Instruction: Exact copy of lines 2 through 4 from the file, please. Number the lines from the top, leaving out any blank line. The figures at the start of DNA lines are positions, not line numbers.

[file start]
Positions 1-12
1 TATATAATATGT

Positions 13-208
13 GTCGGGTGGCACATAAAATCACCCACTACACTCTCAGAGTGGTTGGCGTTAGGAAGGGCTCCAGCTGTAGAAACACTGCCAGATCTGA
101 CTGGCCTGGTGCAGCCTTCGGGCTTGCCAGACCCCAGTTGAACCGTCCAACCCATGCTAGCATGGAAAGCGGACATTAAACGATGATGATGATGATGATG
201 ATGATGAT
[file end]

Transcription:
1 TATATAATATGT

Positions 13-208
13 GTCGGGTGGCACATAAAATCACCCACTACACTCTCAGAGTGGTTGGCGTTAGGAAGGGCTCCAGCTGTAGAAACACTGCCAGATCTGA